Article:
Hader and Alec Berg (“Silicon Valley”) created “Barry” as a dark comedy about a Midwestern hitman who travels to Los Angeles, where he finds himself joining an acting class and beginning to question the nature of his profession.
“On My Block,” Netflix’s most binge-watched show of 2018, is back with its second season, a return that can only be described as a charming portrayal of young-minded teens facing real-life problems. The show self-actualizes into the framework of the show it was supposed to be in the first season — a show about soul-searching high school freshmen that struggle with childhood trauma, external pressures to act a certain way and now, how to handle all that Rollerworld loot that Jamal (Brett Gray, “Chicago P.D.”) discovered in the first season.
I’m trying to pinpoint the moment when I first realized FX’s “Better Things” was something special. It might have been within the first few minutes of the show, when single mother, Sam (Pamela Adlon, “Star vs. the Forces of Evil”) is talking to her youngest daughter, Duke (Olivia Edward, “The Outside Story”) in a mall bathroom. They’re discussing the dads in Duke’s class, some of whom Sam has hooked up with in the past.
“What about Charles’s dad? What about him?” asks Duke.
Yet its return promises something a little different. Lifetime has graciously gifted audiences with trailers and previews of what kind of theatrics the new season will have when it premieres on Thursday.
Most reality television requires some suspension of disbelief, but this is insane. There is a less-than-zero percent chance that these women did not figure out that that this bland rock-kicker was not in the line of succession to the British throne. It’s not like they didn’t have clues — aside from the important fact that he doesn’t resemble Prince Harry in the slightest, his accent isn’t correct, he suffered from an acute case of flop sweat and his “security detail” was wearing sunglasses that look like they came from the clearance rack at Bass Pro Shops.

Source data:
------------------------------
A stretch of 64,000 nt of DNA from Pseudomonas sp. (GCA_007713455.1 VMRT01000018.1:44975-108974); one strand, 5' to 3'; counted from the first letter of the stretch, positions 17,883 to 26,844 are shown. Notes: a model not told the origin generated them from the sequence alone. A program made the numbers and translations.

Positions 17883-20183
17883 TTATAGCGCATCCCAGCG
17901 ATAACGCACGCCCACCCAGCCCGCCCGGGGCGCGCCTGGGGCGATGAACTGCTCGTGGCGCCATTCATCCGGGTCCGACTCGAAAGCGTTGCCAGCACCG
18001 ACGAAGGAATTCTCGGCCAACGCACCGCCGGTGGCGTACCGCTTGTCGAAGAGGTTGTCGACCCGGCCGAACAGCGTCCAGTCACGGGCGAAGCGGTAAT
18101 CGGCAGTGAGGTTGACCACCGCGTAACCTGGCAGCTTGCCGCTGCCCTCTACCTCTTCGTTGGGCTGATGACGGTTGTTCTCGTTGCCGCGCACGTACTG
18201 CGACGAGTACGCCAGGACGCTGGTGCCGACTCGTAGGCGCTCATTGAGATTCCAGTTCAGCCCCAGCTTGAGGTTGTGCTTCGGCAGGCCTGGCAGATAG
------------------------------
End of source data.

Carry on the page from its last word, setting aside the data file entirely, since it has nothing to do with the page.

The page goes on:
And the whole time, “The Hills” had been in on the joke. (Or more distressingly, the joke had been on us.) A doting, enthralled audience was — as Ja Rule put it — hustled, scammed, bamboozled, hoodwinked, led astray.
Take a look at what happens when the artificial laughter is removed from an episode. Without cues on what is and isn’t supposed to be a joke, all that’s left is an awkward and unsettling dialogue that feels as pitiful as looking into the living room window of a bachelor pad in Fort Wayne.
The open-world shooter has become so ubiquitous that games in this genre typically have to go above and beyond to capture my attention. “The Division 2” does not go above and beyond; however, it does capture my attention and, in fact, holds it. The sequel to Ubisoft’s questionable first installment is better in comparison, but still a bit stale. Despite not being inventively new, the game is fun and exploring each block of post-apocalyptic Washington D.C. is a challenge that should be reveled in.
As someone who grew up in Silicon Valley during its most profitable boom, I still have a soft spot for it. One thing Silicon Valley is brilliant at is wrapping capitalist ventures in a shroud of idealism and “changing the world” (hilariously skewered by the creators of the HBO show “Silicon Valley”). We all wanted to grow up and create the next startup. Forget working for the government, or for a university. The best way of improving the world is through private venture. It’s hard to deny that the Valley has had its successes.